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Water Pushes Sand

12 October 2015 | 4:12 pm | Ben Meyer

"The work fuses experimental jazz with the rhythms and melodies of China's Sichuan province."

Australian Art Orchestra and Arts Centre Melbourne, in association with Melbourne Festival present Water Pushes Sand. Conducted by Erik Griswold (who also plays the piano) the work fuses experimental jazz with the rhythms and melodies of China's Sichuan province. The ten-piece ensemble combines piano, saxophone, trumpet, double bass and percussion with bamboo flute, suona (a thin reed horn), gu zheng (imagine a harp played horizontally with a solid backboard) and the powerful vocals of singer Zheng Sheng Li. There are also lots of gongs.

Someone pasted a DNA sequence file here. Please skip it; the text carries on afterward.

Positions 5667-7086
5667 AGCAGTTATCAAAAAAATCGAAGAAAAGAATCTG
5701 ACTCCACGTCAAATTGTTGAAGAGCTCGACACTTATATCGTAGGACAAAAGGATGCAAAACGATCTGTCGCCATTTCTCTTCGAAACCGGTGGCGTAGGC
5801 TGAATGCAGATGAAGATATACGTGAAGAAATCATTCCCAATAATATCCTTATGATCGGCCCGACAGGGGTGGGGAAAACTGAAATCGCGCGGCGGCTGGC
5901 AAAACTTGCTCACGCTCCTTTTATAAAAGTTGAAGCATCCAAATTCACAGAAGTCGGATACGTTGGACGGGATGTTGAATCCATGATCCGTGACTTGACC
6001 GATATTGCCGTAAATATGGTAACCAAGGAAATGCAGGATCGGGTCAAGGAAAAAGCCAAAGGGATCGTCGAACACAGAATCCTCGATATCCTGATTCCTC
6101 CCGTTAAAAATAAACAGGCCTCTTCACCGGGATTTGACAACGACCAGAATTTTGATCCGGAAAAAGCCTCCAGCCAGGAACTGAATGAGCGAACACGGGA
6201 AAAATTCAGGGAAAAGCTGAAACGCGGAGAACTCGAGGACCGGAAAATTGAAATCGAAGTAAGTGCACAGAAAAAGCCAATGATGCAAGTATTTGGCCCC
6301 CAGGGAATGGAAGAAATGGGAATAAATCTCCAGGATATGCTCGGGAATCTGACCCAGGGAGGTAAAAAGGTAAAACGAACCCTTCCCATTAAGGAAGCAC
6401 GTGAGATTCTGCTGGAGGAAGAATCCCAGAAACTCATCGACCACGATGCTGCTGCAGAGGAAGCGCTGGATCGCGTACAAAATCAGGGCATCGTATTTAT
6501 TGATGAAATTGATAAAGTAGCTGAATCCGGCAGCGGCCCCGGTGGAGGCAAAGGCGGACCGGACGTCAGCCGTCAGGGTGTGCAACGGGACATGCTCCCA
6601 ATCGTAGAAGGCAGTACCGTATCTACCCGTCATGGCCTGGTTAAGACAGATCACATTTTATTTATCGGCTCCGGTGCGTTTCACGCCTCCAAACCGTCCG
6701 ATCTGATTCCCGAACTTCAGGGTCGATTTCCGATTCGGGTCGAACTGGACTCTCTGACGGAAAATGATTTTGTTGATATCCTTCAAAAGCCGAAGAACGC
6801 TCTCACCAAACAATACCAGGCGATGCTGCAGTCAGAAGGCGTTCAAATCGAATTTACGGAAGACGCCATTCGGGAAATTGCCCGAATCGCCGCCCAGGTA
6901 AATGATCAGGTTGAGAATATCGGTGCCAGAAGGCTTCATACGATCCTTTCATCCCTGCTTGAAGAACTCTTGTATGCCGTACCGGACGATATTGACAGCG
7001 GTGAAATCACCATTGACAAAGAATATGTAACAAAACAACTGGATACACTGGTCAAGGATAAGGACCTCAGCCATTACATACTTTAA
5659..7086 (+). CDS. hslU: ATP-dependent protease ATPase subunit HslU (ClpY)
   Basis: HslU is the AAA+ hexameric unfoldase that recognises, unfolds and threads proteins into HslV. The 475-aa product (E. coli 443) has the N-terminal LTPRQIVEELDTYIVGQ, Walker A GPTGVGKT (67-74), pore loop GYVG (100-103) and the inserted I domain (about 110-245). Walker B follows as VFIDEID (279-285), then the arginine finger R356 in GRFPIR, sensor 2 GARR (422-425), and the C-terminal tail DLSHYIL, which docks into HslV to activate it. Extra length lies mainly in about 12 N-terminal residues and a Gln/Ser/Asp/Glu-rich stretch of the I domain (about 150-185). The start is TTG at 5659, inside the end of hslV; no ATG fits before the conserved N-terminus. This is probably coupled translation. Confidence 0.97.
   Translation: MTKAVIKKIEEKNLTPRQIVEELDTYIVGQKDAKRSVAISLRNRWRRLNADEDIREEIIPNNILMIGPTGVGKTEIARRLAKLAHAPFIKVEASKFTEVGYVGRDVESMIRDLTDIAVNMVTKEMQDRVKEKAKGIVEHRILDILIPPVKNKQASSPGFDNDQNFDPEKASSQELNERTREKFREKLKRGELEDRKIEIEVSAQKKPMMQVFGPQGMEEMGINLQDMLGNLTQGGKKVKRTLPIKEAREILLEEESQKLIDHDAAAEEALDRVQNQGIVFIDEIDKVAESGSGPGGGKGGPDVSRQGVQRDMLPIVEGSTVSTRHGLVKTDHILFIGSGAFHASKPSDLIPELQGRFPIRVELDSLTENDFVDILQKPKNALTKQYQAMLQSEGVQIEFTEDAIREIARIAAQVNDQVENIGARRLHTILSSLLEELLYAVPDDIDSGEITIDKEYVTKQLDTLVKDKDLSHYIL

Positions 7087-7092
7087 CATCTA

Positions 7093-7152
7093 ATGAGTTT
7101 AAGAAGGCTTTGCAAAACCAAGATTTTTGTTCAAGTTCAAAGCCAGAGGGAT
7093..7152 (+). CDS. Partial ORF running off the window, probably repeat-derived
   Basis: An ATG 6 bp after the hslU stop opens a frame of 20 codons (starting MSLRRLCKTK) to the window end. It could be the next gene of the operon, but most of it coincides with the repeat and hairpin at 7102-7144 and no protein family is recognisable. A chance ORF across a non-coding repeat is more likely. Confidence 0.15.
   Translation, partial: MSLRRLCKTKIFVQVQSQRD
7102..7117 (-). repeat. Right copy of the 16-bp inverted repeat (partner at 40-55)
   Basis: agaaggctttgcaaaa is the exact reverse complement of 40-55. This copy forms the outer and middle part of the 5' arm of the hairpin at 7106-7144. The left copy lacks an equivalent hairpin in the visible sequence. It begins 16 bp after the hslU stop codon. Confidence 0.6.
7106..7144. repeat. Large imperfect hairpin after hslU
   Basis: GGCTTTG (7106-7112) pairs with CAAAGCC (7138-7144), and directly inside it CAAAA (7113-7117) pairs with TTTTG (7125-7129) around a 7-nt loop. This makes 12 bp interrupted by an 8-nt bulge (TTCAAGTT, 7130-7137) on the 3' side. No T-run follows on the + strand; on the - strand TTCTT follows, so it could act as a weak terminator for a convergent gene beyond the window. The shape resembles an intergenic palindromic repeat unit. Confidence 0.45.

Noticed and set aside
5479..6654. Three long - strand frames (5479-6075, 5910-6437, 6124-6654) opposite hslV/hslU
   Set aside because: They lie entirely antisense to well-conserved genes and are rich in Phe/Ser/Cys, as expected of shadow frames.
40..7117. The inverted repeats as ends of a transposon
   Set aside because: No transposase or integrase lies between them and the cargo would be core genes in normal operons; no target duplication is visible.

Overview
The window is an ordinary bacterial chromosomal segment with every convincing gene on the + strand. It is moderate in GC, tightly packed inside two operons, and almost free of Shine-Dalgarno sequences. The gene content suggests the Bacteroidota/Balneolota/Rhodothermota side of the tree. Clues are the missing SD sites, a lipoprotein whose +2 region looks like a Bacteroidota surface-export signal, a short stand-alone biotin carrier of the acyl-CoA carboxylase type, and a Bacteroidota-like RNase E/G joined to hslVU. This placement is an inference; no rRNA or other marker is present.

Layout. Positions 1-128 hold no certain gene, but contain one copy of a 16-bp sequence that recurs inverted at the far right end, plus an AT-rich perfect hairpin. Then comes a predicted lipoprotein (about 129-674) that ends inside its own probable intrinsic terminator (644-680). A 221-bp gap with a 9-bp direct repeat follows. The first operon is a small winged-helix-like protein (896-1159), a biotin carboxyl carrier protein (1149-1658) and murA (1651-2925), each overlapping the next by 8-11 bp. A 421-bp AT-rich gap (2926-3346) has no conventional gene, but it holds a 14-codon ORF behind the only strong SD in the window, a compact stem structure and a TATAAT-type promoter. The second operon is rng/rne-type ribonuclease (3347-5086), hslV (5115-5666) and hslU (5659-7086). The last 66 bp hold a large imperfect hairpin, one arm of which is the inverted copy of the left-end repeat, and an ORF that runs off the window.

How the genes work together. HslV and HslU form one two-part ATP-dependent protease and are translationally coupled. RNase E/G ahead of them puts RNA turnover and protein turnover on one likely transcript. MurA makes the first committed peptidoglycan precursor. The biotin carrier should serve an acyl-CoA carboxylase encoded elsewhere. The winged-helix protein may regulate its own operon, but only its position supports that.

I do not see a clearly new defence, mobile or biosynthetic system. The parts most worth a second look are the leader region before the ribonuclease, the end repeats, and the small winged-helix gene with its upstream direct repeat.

Visual displays by Scott Morrison take the audience to typical streetscapes of the Sichuan province, showcasing hectic traffic and China's rapid and recent transformations. Griswold provides commentary about the changes he has noticed from first visiting China in the late '90s until today. These interludes don't really add much to the performance and ultimately prevent hearing the Chinese performers' own perspectives. Nevertheless the collaborations between the instruments are fantastic. Timothy O'Dwyer and Zhou Yu engage each other in a highly entertaining and funny saxophone and suona duel. The conclusion of the piece sees Zheng Sheng Li return wearing an elaborate costume that allows him to change between colourful masks at the blink of an eye. Water Pushes Sand is an excellent collaboration that results in exciting and interesting music.